LAKELAND, Fla. — One round after another, Spencer Torkelson took batting practice swings at Tigertown on Monday, sending drives toward the fire training facility beyond the practice field fence. But the slugging prospect’s best offering on a tee came in the interview session afterward.
Asked if he had done anything fitness-wise in his offseason workouts since his lengthy first pro season ended in the Arizona Fall League, Torkelson estimated he was about 10 pounds lighter.
“I probably give credit to my girlfriend,” Torkelson said. “She cooked a lot in the offseason, so I wasn’t DoorDash-ing a bunch. So I ate a lot cleaner.”
She isn’t in Florida for Spring Training, so unless his roommates chip in, Torkelson has to figure things out himself.
“If I do need [a can opener], I’m going to go to the store. I’m not going to use a knife,” Torkelson said with a knowing smile. “Tough subject.”
A year ago this week, Torkelson, ranked by MLB Pipeline as the No. 4 overall prospect in baseball, had the mishap that accidentally became the defining moment of his first Spring Training. With no can opener on hand at his rental house, he tried to improvise his way into a can of salsa and sliced his thumb in the process. The injury was arguably more to his pride, but he took it in good stride, then and now.
Torkelson was the new kid in Major League camp then and was still learning his way around. By contrast, as he begins working out in Minor League minicamp this week, he’s one of the Tigers’ biggest stars, evidenced by the crowd of autograph seekers that awaited him between the practice fields and the clubhouse following batting practice.
He’s also one of the few Tigers players in Minor League minicamp with a legit chance to make the Major League roster when the season begins.
“The mindset is similar, and [yet] it’s a lot different, because there’s a chance,” Torkelson said. “But I think you just work hard every day, grind it out, show them that you can play at the big league level and let the big guys make the decisions.”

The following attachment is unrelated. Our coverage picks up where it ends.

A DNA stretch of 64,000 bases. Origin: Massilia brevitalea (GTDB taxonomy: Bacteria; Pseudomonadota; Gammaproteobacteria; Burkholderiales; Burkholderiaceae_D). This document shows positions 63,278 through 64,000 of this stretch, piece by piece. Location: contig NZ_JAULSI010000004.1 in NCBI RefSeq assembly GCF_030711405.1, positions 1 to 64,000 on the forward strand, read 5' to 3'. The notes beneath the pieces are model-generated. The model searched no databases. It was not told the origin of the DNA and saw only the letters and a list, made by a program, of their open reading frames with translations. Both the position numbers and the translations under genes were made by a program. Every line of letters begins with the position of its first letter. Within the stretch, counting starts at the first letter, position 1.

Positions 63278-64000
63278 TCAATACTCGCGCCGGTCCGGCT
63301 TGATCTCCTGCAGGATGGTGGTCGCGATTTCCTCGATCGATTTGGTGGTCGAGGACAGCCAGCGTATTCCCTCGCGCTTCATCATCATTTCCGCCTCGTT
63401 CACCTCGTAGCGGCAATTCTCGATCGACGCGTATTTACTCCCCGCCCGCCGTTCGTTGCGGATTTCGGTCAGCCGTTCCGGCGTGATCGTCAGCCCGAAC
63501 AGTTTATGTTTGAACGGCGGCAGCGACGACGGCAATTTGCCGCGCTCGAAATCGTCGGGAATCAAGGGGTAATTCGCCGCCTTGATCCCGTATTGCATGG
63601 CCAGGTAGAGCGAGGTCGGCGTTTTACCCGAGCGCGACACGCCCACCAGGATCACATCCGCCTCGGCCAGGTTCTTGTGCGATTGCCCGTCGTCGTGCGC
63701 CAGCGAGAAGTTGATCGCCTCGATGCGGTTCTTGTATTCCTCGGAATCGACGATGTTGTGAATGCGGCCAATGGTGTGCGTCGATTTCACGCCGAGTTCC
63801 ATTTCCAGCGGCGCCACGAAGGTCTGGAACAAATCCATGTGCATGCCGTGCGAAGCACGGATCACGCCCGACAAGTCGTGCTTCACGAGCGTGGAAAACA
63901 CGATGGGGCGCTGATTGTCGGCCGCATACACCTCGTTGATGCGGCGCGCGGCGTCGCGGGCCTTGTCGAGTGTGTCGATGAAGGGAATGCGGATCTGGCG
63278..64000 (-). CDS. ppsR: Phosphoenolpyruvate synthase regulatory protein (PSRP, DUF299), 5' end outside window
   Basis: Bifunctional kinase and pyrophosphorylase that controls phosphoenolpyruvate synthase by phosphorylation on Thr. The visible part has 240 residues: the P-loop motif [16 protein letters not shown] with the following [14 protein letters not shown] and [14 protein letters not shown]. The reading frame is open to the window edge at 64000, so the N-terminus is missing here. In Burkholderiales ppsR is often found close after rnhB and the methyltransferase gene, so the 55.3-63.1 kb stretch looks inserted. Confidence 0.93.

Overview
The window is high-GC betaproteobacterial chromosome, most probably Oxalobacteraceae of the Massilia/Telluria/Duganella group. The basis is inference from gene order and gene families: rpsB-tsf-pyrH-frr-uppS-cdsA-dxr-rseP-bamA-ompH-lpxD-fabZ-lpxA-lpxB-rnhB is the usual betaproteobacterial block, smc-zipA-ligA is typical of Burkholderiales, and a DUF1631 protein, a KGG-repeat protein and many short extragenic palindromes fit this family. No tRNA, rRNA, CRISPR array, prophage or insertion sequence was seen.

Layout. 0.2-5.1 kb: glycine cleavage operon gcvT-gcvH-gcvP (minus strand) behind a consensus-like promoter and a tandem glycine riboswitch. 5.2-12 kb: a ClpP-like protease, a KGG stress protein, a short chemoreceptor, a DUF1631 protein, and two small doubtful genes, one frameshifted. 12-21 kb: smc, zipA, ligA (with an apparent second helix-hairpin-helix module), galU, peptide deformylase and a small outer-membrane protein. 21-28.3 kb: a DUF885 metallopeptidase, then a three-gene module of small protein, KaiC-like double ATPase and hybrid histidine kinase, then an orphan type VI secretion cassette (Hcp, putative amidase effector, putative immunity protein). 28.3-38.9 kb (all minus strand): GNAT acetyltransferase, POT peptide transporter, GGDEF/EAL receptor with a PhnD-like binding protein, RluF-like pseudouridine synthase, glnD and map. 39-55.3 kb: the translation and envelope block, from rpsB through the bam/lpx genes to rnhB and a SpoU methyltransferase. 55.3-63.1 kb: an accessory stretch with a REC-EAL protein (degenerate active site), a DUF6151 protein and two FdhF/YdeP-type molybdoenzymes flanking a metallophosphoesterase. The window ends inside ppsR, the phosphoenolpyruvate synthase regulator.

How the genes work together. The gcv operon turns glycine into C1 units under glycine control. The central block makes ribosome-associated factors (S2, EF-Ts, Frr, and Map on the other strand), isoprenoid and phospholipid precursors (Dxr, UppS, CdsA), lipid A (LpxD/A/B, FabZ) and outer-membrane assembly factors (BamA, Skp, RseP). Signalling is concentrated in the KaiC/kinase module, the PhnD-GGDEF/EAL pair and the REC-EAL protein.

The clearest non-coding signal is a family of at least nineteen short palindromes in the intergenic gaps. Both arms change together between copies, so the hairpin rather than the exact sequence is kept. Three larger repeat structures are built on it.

Tigers manager A.J. Hinch cannot take an active part in these workouts. All he can do is observe. The team’s player development department runs the minicamp, which features more than 60 players ranging from top prospects to Triple-A veterans to recent Draft picks to international signings who have yet to play stateside.
Monday marked the first day of workouts for position players; pitchers began working out last week. Pitchers and hitters are set to begin facing off on Wednesday, which brings up another difference from last year.
Though last Spring Training marked some of Torkelson’s first hacks as a professional hitter, the expectations from his college slugging days were still lofty, which made his 1-for-27 performance in Grapefruit League play a headline. It was a humbling experience that followed him into his first couple weeks at High-A West Michigan. He went 9-for-50 with 14 walks and 18 strikeouts over his first 14 games before hitting his first professional homer on May 22.
From that breakthrough game on, Torkelson batted .278 (106-for-381) with 30 homers, 83 RBIs and a .981 OPS across three Minor League levels. In the process, he learned a little about himself, from his swing to his fortitude. If there was any lingering question about Torkelson as a hitter when he left Lakeland last year, there are none in his return.
“I’ve got a little more perseverance than I thought,” Torkelson said. “Battling through the first month, it wasn’t easy. But looking back on it, I’m glad it happened. It made me a stronger and better player.”
The minicamp workouts are about more than batting practice. They also feature a healthy amount of defensive drills and fundamental work. For Torkelson, that meant taking ground balls again Monday from Hall of Famer and special assistant Alan Trammell, who has toiled tirelessly with Torkelson ever since the corner infielder was drafted first overall in 2020.
It’s good catch-up work for Torkelson, whose offseason baseball work waited for just over a month while he recovered from a sprained ankle that brought an early end to his Arizona Fall League campaign. He might be thinner, but he’s stronger, he said, which he hopes to utilize by being quicker to connect with pitches on his swing.